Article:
Tapping into solar tenancy

solar roof top yields monthly site lease revenueIf you’re a commercial property owner, there’s money to be made on your roof, in your parking lot and on underutilized land.

Solar tenancy offers low-risk, alternative and long-term revenue growth.

A solar tenant is an installation of solar panels that produces clean energy for the grid. Property owners who host them are paid a monthly lease amount based on the value of the solar installation. The panels can be placed wherever there is available space, such as rooftops, or secured onto solar canopy structures to shade parking lots and garages.

Solar tenancy provides a long-term strategy for diversifying and monetizing your existing real estate assets—both those that are at capacity and those that are underutilized.

And it’s easier to implement than ever.

Is solar tenancy for you? We’ll explain how solar tenancy works, outline the benefits and help you evaluate whether it’s the right move for your organization.

How solar tenancy works

Commercial property owners have multiple ways to improve ROI, but so much rides on tenant success. And predicting how national and local economics will impact rents, occupancy and vacancy is an ongoing challenge.

In contrast, “solar tenants,” such as rooftop or canopy systems, are predictable, low maintenance projects whose cash flows are not subject to the fluctuations of real estate dynamics—and the barriers to entry are low.

In solar tenancy, the commercial property owner is paid for the use of the square footage occupied by a solar system. The property owner doesn’t own the system or use the power generated by the system.

Financing is arranged by the solar provider when the commercial property owner agrees to do no harm to the system over the length of the lease term, and in return receives site lease payments. No payments or expenses are required of the host/property owner.

The most common solar tenancy agreement is 20 years in duration. Installation and maintenance is handled by the solar provider without disruption to the owner's business or current tenant portfolio.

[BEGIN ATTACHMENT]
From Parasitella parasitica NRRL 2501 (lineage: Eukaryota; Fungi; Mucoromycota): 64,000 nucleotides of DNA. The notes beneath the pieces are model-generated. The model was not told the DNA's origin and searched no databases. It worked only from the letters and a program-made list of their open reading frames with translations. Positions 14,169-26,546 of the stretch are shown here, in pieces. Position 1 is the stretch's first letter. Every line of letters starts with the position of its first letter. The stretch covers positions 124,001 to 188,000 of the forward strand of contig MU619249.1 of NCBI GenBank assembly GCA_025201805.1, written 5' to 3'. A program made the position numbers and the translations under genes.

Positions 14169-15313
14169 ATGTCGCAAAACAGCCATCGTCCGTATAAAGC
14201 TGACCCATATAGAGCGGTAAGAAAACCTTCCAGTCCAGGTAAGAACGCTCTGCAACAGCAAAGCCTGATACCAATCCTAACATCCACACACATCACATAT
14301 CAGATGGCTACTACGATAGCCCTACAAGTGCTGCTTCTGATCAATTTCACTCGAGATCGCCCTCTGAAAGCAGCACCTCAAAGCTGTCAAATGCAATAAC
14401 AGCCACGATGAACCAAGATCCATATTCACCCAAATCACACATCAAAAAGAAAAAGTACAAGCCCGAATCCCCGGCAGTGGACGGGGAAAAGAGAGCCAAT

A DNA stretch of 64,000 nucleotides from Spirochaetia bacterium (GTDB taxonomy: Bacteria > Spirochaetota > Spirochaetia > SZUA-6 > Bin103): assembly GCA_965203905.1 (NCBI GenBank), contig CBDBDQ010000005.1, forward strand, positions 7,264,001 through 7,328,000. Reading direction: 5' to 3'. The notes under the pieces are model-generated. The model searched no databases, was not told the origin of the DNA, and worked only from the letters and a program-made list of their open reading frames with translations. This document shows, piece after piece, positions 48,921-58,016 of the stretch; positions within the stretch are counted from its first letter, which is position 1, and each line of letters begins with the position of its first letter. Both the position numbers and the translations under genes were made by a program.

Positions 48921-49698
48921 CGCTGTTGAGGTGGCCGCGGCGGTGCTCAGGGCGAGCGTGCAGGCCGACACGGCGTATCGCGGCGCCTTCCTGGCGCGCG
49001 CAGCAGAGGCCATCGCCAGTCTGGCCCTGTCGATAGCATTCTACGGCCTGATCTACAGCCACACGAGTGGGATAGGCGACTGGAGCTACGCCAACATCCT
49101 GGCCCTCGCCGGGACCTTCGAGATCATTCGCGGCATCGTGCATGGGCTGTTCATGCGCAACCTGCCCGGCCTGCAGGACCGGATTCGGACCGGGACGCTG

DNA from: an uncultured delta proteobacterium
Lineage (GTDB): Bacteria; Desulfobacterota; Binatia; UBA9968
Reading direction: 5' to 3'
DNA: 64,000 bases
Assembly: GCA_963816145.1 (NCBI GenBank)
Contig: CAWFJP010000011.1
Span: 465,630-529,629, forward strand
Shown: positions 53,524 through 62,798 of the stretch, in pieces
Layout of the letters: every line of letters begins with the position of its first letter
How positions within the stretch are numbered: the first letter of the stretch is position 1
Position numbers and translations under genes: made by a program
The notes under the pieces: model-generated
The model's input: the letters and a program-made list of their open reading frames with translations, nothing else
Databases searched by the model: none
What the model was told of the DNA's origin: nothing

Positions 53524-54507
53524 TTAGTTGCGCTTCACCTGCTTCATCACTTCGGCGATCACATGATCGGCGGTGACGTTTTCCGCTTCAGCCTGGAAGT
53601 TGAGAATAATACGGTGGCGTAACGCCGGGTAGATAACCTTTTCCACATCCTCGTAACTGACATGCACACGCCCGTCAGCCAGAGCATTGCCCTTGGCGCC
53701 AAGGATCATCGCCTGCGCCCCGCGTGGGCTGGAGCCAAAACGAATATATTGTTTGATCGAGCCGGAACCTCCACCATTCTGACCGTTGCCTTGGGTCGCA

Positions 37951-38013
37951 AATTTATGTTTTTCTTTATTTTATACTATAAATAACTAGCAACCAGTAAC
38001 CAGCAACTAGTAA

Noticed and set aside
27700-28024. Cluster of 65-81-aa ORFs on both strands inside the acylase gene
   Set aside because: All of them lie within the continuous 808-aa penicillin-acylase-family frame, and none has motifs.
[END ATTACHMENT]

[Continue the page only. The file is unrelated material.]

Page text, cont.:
The time is right for solar tenants

Why now?

The Solar Massachusetts Renewable Target (SMART) program includes special incentives (known as “adders”) for solar systems placed on rooftops and canopies—including parking lot carports. Not only does this make it easier for companies to take on solar tenants, it can help ensure that lease payments are level and predictable.

But there is one catch! SMART is designed to reward first movers—so the incentives decline as more solar projects are developed. Savvy property owners are working with solar providers to investigate or re-evaluate solar so that they can apply to SMART sooner, rather than later.

As with any disruptive technology—think hybrids and mobile phones—those that act early will reap the largest rewards.

Solar tenancy offers a wealth of benefits including:

  • Consistent revenue stream
  • No out-of-pocket expenses
  • Low- complexity Site Lease Agreement contract
  • Hedge against fluctuating locational dynamics during market upturns and downturns
  • Capital improvement
  • Enhanced brand positioning

Solar: Business as usual

solar canopies yield monthly site lease revenueOnce viewed as experimental and expensive, solar power has entered the mainstream. Massachusetts’ long-term commitment to growing solar—and its sustainability benefits—provides a strong rationale for commercial property owners to take on solar tenants, including:

  • Low-risk investment with steady, contracted income
  • Financing arranged by the solar provider
  • Installation, operation and maintenance covered by the solar provider

For more information on how third-party owned solar can beneficially impact commercial real estate, check out this article.

Related links:

INFOGRAPHIC: Learn all about the Massachusetts SMART solar incentive program

SMART program regulations finalized

Solar incentives, policies and advocacy: 5 info-packed sites to save and share

VIDEO: Learn about solar carports and solar canopies



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